Posted by: info | December 15, 2008

Jesus Christ in comparative mythology

The study of Jesus from a mythographical perspective is the examination of the narrative of Jesus, the Christ (“the Anointed“) of the gospels, Christian theology and folk Christianity as a central part of Christian mythology. Such study may also involve comparison between Christian beliefs about Jesus and beliefs about other gods or mythological characters.

Examination of such parallels may seek to uncover common elements of human myth-making or analyse mythemes (the component elements of myth) in the gospel presentation of Jesus. Alternatively it may identify historically specific parallels in contemporary mystery religions of the Roman Empire such as Mithraism and the myths of rebirth deities and sacral kingship. The New Testament narrative explicitly employs earlier mythology, notably claiming fulfillment of Messianic prophecies of Hebrew mythology, and by Paul the Apostle in Athens as he took up the motif of the “Unknown God” (Acts 17:16–34).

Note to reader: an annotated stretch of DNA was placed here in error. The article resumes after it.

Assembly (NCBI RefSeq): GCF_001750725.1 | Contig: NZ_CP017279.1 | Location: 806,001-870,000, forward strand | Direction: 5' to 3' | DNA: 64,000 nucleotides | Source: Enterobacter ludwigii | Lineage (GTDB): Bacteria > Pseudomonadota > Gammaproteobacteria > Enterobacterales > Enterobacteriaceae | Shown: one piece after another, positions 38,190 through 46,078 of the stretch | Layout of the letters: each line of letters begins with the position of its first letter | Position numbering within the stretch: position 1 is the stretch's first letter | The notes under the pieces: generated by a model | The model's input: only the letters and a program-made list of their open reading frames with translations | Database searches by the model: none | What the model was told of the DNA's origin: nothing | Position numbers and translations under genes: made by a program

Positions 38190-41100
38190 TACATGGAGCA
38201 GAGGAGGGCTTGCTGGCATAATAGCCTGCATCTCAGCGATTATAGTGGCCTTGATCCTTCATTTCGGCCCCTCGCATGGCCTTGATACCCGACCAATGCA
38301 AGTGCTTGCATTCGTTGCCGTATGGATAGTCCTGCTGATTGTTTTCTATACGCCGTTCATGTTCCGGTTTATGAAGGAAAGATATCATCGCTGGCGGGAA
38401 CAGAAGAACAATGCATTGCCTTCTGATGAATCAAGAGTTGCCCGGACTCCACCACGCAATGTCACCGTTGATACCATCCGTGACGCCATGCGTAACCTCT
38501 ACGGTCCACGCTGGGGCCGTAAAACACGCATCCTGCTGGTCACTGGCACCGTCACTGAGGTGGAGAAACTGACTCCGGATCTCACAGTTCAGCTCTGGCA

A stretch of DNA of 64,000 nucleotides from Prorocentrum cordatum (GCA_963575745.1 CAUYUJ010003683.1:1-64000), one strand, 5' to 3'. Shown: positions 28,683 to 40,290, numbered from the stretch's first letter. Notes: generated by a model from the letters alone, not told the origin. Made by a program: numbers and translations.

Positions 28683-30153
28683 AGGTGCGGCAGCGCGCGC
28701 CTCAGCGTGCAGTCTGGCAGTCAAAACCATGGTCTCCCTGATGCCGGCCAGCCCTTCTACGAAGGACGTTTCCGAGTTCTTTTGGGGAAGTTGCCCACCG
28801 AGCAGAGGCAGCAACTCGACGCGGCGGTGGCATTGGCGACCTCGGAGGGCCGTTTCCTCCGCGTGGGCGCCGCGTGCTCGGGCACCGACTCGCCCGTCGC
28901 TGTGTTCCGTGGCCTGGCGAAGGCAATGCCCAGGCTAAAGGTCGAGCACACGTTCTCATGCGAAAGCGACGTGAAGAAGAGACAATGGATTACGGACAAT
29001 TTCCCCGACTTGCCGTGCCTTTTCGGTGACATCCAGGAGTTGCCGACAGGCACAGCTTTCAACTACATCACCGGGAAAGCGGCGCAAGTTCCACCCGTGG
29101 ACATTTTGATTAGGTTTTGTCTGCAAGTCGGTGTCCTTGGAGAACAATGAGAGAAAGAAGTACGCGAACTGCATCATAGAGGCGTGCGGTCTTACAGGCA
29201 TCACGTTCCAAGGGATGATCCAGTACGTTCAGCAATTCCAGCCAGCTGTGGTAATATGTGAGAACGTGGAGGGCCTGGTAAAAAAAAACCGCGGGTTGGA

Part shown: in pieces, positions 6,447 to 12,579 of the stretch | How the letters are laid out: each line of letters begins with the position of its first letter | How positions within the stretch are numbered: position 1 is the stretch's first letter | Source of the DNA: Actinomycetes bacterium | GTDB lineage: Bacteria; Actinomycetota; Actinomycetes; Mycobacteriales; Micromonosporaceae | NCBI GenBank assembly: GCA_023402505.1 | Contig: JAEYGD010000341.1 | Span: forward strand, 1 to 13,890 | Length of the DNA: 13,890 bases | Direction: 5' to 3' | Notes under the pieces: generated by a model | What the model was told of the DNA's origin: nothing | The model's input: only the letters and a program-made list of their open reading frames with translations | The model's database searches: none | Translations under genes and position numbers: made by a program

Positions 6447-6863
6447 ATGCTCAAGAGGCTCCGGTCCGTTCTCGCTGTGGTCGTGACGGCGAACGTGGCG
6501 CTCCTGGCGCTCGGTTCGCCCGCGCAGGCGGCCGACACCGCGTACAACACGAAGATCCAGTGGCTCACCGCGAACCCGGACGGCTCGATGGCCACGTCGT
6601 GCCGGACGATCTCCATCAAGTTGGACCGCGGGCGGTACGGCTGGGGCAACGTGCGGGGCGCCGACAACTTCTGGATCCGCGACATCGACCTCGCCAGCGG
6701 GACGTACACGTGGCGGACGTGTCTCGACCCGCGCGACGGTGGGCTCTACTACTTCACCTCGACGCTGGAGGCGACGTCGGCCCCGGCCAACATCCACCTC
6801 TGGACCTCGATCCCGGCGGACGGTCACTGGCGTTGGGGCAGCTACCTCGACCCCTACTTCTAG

The study of Jesus Christ as myth is popularly associated with a skeptical position toward the historicity of Jesus, the claim of a purely mythical Jesus with no base in history, sometimes dubbed the “Jesus-Myth theory“. However, study of parallels between the narrative of Christ and other mythological figures does not prejudice Jesus’ historicity, and is open to several interpretations besides ahistoricity:

  1. interpretation of mythological parallels as “diabolical imitation” of Christ (so Justin Martyr)
  2. interpretation of pre-Christian myth as a product of degraded Monotheism (various 20th century Christian apologetics)
  3. interpretation of the Christ narrative as “true myth” (so C. S. Lewis)
  4. admission of a historical Jesus, who is however of lesser interest to Christianity than the Christ myth (so C. G. Jung)

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Posted by: info | December 15, 2008

Same Story

source: Zeitgeistmovie

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